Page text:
Best Bike Trainers of 2018

Grant Morgan ·
Managing Editor
Updated
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We’ve researched and evaluated the best roller, magnetic, fluid, wind and direct-drive bike trainers for the past two years. At the conclusion of our evaluations this past year, we’ve found the Kinetic Road Machine fluid trainer to be the best overall bike trainer because of its low noise levels, lifetime warranty and its great resistance levels. The Kinetic Road Machine can also be upgraded to connect to your smart device to track your workouts.

Editor's Note: Another top performer in the bike trainers market is the CycleOps brand. During our next update of this site, we’ll take a closer look at this brand and provide you with more products to choose from.

Best Overall
Kinetic Road Machine
The Kinetic Road Machine is a leakproof, self-contained fluid bicycle trainer that has low noise levels, more than adequate resistance, and a lifetime warranty. It can also upgrade to connect to your smart device.
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Best Budget
Bike Lane Pro
The Bike Lane Pro indoor bike magnetic trainer, with its five resistance levels, is easy on the wallets of cyclists who want to try training indoors.
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Best Direct-Drive
Wahoo KICKR
While on the pricier side of bike trainers, the Wahoo KICKR direct-drive trainer gives you a sturdy, more realistic ride during your training sessions, and without wearing out your tire.
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Best Overall
Our pick for the best overall bike trainer is the Kinetic Road Machine fluid trainer. This sturdy indoor bicycle trainer is 100 percent leakproof and carries a lifetime warranty, which is nearly unheard of in the bike trainer market.
The Road Machine can fit most 22-inch and 29-inch wheels, although it may not work best with 700c. We were particularly impressed with the smoothness of the resistance, lending a road-like feel to your workouts, and the fact that you can purchase add-ons like a heavier flywheel and the Kinetic inRide Watt Meter. The heavier flywheel allows you to push yourself harder with a smoother increase, and the inRide Watt Meter allows you to connect to your smart device to track and evaluate your training efforts. Another plus is that this bicycle trainer includes an axle skewer so you don’t have to purchase one separately. Unfortunately, it does not include a riser for your front tire. As with any friction resistance trainers, fluid bike trainers have contact with your rear tire. While this a good way to add resistance, it can be hard on your tire, wearing it out quickly. Using a separate smooth tire for indoor training can make riding on the Kinetic Road Machine more enjoyable, especially if you would otherwise be using the knobby tire from your mountain bike.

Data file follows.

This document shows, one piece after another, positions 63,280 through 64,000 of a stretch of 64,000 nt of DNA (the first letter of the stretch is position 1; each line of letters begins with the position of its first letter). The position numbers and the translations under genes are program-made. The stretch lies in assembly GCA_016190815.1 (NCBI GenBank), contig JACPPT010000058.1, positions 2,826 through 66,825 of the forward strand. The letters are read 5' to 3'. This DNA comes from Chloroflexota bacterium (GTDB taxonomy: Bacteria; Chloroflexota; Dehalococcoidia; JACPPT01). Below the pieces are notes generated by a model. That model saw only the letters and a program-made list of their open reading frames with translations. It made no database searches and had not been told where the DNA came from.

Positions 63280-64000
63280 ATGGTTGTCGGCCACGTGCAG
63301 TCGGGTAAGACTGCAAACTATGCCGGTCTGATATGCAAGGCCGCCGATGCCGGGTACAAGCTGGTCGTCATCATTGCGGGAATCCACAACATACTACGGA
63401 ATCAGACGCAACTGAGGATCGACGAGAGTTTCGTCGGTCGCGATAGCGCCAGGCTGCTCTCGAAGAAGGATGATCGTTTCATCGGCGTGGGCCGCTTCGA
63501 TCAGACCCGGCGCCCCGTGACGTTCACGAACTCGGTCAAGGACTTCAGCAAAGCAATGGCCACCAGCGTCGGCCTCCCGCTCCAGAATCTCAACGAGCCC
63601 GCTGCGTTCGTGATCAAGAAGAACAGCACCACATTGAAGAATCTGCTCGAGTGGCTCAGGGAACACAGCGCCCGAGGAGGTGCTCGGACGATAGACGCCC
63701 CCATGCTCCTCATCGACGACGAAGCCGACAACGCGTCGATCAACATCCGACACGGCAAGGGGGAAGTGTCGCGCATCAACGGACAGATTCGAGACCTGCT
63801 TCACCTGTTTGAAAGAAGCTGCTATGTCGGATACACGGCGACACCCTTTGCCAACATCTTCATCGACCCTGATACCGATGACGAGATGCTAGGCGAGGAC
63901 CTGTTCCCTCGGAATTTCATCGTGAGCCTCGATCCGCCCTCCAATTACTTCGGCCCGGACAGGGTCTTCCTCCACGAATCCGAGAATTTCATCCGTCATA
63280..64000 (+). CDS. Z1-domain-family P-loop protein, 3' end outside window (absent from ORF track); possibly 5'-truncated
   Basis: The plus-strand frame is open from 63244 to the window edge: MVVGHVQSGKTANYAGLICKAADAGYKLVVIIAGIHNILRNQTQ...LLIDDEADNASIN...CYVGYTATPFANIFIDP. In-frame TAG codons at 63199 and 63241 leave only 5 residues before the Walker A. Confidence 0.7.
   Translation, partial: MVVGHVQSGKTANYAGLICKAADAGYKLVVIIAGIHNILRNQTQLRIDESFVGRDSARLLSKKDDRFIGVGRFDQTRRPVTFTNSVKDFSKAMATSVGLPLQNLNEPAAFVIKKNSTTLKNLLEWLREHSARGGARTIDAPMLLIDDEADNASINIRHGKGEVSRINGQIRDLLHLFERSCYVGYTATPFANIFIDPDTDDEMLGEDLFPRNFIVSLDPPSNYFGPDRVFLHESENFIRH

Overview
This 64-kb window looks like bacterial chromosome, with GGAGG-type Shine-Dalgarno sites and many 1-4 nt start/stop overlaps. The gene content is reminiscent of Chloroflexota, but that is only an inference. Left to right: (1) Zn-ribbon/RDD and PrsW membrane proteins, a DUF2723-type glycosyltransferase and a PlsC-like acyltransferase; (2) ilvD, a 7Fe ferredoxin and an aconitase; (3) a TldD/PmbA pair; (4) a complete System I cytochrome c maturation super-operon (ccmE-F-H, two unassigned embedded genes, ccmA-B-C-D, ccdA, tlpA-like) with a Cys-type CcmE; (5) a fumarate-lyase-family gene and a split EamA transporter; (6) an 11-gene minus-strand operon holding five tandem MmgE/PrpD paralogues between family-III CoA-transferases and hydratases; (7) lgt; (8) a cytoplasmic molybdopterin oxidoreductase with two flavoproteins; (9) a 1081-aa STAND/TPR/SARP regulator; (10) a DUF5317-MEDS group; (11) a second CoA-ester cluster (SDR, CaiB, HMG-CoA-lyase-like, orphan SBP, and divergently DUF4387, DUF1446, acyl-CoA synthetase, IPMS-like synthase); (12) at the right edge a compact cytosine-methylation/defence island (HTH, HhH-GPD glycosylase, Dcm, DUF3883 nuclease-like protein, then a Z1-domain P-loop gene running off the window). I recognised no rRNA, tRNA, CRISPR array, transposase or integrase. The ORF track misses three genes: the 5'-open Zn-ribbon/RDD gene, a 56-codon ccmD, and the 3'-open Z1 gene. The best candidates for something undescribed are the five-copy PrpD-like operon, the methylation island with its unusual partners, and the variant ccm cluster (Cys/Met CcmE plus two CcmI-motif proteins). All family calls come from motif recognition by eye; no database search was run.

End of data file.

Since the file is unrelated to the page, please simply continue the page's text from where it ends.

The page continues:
Pros
  • Can upgrade with heavier flywheel and a smart device accessory.
  • Can fit mountain bikes.
  • Lifetime warranty.
Cons
  • Not designed to handle 700c wheels.
  • Resistance contact wears down tire.
  • Front tire riser sold separately.
$328.83Amazon
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Best Budget